At this point in time, the status of the question is “pending, we’re working on it.” At one point, humanity didn’t know how artificial sustained flight was possible. That didn’t mean that human flight was disproved and impossible. It just meant we didn’t know yet. Just like we have to demonstrate, and provide evidence for whatever scientific claims we make, so does this author, if he/she thinks there’s an alternative explanation.
The Theory of Evolution claims that organic life was created from inorganic matter.
Uh, no it doesn’t. The theory of evolution discusses the change in allele frequency in a population over time. It says nothing about how life started.
Also, “organic matter” is easy to form, without having anything to do with life. Methane is the simplest organic compound, which can be found in places like Saturn’s moon, Titan. The presence of organic matter is not special. The Miller-Urey experiments empirically demonstrate that organic matter can spontaneously form under the correct conditions.
The next question is how that organic matter becomes self-replicating to the point where biological evolution begins.
That is impossible. The top scientists in the world with unlimited laboratory resources cannot change inorganic matter into a single organic living cell.
Do you care to explain how to arrived at “impossible”, instead of “undemonstrated”?
The smallest living cell has the complexity of a Boeing 747 jumbo jet airplane.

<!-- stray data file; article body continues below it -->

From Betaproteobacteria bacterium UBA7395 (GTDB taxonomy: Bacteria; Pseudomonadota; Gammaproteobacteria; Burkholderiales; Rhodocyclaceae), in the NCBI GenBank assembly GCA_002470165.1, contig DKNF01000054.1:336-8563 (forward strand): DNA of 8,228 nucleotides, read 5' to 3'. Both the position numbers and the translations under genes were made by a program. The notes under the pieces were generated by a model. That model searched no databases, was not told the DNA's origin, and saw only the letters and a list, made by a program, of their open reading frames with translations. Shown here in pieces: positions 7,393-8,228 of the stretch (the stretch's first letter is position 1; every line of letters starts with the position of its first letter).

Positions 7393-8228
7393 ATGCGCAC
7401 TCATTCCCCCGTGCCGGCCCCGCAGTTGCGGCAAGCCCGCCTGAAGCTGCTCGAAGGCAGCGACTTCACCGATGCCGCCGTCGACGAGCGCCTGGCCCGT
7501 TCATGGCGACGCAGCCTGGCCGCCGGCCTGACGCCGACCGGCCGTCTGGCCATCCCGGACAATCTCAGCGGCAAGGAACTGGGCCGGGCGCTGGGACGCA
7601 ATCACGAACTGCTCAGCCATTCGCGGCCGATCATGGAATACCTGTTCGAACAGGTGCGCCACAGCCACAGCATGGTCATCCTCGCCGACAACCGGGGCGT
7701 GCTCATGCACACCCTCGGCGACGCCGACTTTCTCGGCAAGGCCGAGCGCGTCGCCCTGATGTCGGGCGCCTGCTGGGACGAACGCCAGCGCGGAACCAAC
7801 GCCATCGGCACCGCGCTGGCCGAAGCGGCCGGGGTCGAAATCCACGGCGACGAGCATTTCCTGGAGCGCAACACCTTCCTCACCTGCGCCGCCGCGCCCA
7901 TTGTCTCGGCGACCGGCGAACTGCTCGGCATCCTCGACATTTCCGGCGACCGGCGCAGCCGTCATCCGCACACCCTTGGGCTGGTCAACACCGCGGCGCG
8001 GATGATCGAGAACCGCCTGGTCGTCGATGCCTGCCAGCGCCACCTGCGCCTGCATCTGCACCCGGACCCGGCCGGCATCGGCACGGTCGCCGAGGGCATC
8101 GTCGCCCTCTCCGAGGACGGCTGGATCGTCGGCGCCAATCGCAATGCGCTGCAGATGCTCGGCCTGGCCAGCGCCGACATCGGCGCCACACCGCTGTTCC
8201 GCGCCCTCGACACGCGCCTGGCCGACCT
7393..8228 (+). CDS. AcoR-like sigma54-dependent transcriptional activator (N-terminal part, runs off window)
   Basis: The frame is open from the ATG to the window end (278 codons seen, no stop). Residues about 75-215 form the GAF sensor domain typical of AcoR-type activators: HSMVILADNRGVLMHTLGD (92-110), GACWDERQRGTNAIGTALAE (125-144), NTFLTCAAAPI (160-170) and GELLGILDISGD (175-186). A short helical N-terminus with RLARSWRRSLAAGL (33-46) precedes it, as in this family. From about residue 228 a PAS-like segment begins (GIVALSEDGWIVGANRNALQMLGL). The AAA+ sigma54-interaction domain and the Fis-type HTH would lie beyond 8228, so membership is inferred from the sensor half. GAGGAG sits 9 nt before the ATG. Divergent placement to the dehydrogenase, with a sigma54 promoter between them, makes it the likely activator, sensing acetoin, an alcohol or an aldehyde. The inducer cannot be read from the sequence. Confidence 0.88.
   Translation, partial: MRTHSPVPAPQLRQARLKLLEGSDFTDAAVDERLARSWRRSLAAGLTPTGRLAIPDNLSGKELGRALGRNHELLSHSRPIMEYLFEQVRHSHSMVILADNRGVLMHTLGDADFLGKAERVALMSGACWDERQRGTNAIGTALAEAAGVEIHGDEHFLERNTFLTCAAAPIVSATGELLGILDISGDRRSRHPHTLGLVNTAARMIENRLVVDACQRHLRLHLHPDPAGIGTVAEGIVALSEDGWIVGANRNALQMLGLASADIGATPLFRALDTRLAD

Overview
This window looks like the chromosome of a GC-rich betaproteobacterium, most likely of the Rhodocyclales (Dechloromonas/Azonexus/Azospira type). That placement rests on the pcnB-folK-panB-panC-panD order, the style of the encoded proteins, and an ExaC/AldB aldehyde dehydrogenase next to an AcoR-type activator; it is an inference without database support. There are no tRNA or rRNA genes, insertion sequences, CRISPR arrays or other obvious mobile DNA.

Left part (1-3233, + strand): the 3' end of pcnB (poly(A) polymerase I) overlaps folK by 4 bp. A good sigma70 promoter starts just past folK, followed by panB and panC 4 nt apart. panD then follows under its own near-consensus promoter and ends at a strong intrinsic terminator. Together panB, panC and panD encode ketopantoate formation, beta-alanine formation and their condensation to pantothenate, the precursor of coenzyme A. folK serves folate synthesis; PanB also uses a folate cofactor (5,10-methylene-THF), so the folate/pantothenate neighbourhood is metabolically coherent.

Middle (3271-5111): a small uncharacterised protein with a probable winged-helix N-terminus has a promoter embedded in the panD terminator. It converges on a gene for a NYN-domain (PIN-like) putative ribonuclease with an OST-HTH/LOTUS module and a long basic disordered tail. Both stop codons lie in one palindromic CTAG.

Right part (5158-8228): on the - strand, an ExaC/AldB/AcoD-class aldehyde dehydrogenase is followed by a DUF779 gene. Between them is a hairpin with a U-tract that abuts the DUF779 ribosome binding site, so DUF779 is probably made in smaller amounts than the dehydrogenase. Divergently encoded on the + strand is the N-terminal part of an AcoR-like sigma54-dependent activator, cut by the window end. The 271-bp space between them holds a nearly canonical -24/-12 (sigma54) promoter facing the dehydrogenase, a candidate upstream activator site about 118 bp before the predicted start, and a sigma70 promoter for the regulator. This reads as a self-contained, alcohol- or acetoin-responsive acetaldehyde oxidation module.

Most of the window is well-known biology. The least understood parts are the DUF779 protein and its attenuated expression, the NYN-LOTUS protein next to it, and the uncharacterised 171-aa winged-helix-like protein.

747? Oh boy, here we go. Parrot away. At least mix it up with a modern model, or something. I won’t quibble about whether a 747 is more or less complex than a cell. Some creationists say the cell is the most complex thing in existence. So apparently, a 747 is too?
The components of the smallest living cell have the obvious arrangement showing intelligent design, just as the Boeing 747 did not appear from random parts stacked near each other in a junk yard.
There’s multiple problems here (of course).
1. The person is equating “the smallest living (current) cell” with “the most primitive”. If we stick to the analogy, the first self-replicating cells wouldn’t have been a 747… they would have been paper airplanes. So right off the batt, there’s major mischaracterizations happening here.
2. No one in the field is saying that the components of the cell just flew together randomly. Like the Miller-Urey experiments show, based on the rules of the universe, we’d expect different patterns to show up. Tapping iron filings on a piece of paper over a magnet produce a distinct pattern – one that self-assembled.
This is not random. No one is saying that the iron filings randomly flew together to form this pattern that just happened to align in some specified way.
It’s to be expected, based on how the rules of the universe operate. Just like we can easily demonstrate that particular amino acids can naturalistically form, we think that the first self-replicating cells can be explained by the rules of reality as well.
We’re saying that there’d be a series of developments, like the formation of lipid bilayers (or layer), that form the cell walls… each of these stages of development would operate within physical laws.
Every time this “abiogenesis is impossible” topic comes up, it always the same straw man. It’d be like saying that crystals form by molecules randomly coming together during an earthquake, and just happening to align themselves into the shake of a crystal.
… why do you think that’s how it would happen?